Grade 9: Mini-assessment for The Manhattan Project Text Set


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Reading Informational Text

RI.9-10.1 Cite strong and thorough textual evidence to support analysis of what the text says explicitly as well as inferences drawn from the text.

RI.9-10.2 Determine a central idea of a text and analyze its development over the course of the text, including how it emerges and is shaped and refined by specific details; provide an objective summary of the text.

RI.9-10.4 Determine the meaning of words and phrases as they are used in a text, including figurative, connotative, and technical meanings; analyze the cumulative impact of specific word choices on meaning and tone (e.g., how the language of a court opinion differs from that of a newspaper).

RI.9.10.5 Analyze in detail how an author’s ideas or claims are developed and refined by particular sentences, paragraphs, or larger portions of a text (e.g., a section or chapter).

RI.9-10.6 Determine an author’s point of view or purpose in a text and analyze how an author uses rhetoric to advance that point of view or purpose.

RI.9-10.8 Delineate and evaluate the argument and specific claims in a text, assessing whether the reasoning is valid and the evidence is relevant and sufficient; identify false statements and fallacious reasoning.

RI.9-10.9 Analyze seminal U.S. documents of historical and literary significance (e.g., Washington’s Farewell Address, the Gettysburg Address, Roosevelt’s Four Freedoms speech, King’s “Letter from Birmingham Jail”), including how they address related themes and concepts.

CCSS.ELA-Literacy. RH.9-10.6 Compare the point of view of two or more authors for how they treat the same or similar topics, including which details they include and emphasize in their respective accounts.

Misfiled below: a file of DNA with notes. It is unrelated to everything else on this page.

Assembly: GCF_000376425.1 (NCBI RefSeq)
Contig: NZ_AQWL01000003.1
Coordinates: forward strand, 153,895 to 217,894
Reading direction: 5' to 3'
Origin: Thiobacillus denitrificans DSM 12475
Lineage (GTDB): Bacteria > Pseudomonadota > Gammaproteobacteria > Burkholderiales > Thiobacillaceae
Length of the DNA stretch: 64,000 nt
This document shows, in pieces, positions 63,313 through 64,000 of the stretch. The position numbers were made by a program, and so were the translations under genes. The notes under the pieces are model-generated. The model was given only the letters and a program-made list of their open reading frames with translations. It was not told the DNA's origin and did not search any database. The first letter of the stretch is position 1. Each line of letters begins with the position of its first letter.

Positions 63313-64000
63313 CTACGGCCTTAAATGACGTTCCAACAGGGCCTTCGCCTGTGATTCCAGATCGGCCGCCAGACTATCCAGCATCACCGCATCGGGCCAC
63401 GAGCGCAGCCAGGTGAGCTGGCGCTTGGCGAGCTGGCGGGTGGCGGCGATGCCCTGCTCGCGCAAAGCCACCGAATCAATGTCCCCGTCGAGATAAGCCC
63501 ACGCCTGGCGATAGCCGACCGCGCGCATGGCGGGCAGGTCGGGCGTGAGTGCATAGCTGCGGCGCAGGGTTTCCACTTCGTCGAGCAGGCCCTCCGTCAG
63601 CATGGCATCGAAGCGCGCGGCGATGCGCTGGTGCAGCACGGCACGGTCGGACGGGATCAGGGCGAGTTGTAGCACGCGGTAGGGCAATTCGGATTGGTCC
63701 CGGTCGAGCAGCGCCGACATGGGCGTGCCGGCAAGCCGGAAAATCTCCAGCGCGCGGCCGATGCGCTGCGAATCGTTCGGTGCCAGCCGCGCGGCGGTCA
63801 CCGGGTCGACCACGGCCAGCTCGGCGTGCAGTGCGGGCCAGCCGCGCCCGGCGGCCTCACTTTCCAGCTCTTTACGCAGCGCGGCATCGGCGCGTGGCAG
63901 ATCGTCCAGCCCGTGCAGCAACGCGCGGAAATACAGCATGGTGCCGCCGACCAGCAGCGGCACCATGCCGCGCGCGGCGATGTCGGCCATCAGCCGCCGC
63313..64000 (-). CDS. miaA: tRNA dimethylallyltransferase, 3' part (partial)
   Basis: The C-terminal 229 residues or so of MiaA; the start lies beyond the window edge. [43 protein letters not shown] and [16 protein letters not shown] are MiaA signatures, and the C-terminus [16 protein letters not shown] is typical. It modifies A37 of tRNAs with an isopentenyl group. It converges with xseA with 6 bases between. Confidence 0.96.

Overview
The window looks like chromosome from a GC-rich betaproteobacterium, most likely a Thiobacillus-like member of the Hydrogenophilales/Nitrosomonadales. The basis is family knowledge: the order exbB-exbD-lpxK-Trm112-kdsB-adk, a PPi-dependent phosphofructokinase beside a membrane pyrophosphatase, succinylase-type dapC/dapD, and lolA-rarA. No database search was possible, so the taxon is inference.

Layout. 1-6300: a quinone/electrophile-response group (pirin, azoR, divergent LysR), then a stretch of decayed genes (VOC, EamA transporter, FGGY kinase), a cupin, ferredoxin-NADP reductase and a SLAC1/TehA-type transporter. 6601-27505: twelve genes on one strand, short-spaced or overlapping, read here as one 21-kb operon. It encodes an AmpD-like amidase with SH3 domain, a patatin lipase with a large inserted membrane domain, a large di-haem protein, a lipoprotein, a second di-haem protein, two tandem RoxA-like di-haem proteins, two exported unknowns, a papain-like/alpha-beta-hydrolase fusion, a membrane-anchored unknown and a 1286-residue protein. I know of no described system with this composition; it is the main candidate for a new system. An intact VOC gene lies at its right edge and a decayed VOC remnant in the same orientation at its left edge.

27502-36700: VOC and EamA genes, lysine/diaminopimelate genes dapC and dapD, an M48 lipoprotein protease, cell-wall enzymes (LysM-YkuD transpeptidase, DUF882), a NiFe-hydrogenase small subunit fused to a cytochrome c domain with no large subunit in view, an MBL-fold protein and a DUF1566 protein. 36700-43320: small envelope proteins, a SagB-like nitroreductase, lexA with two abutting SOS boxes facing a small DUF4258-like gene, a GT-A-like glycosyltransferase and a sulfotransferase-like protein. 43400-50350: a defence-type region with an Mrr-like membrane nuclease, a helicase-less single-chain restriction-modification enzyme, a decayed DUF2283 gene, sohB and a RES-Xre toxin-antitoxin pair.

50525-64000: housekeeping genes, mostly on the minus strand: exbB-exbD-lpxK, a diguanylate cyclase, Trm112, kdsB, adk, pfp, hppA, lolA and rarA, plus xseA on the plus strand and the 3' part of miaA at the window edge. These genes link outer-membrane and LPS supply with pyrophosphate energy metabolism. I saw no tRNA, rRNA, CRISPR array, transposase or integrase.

CCSS.ELA-Literacy. RH.9-10.9 Compare and contrast treatments of the same topic in several primary and secondary sources.


W.9-10.2 Write informative/explanatory texts to examine and convey complex ideas, concepts, and information clearly and accurately through the effective selection, organization, and analysis of content.

English Language Arts Literacy:  Reading in History/ Social Studies

CCSS.ELA-Literacy. RH.9-10.1 Cite specific textual evidence to support analysis of primary and secondary sources, attending to such features as the date and origin of the information.

CCSS.ELA-Literacy. RH.9-10.2 Determine the central ideas or information of a primary or secondary source; provide an accurate summary of how key events or ideas develop over the course of the text.

CCSS.ELA-Literacy. RH.9-10.3 Analyze in detail a series of events described in a text; determine whether earlier events caused later ones or simply preceded them.

CCSS.ELA-Literacy. RH.9-10.4 Determine the meaning of words and phrases as they are used in a text, including vocabulary describing political, social, or economic aspects of history/social science.

CCSS.ELA-Literacy. RH.9-10.5 Analyze how a text uses structure to emphasize key points or advance an explanation or analysis.



This Grade 9 mini-assessment titled “Mini-assessment for The Manhattan Project Text Set” cited on is intended to inform instruction about a student’s ability to engage in the close reading of six complex texts from various authors to demonstrate deep understanding. In this mini- assessment there are eleven selected-response or paper/pencil-equivalent of technology-enhanced questions that address the Reading Standards listed above. Additionally, there is an optional writing prompt, which is aligned to both the Reading Standards for Informational Texts and the Writing Standards.


Connecticut teachers are cautioned that students who are ELL, have disabilities, or read well below the grade-level text band will need modifications. While it is helpful to have students complete the mini-assessment in one class period, teachers are encouraged to give students the time they need to read closely and write to sources. It is recommended that the writing prompt not be made optional.


This mini-assessment is an exemplary example of how to design selected-response/text-dependent questions aligned to specific Common Core Standards.  An annotated Teacher’s Guide gives a specific rationale for each answer option and lists the standards addressed. Information about determining text complexity (quantitative and qualitative data) is included with assessment materials, as well as a scoring rubric for text-based writing prompts.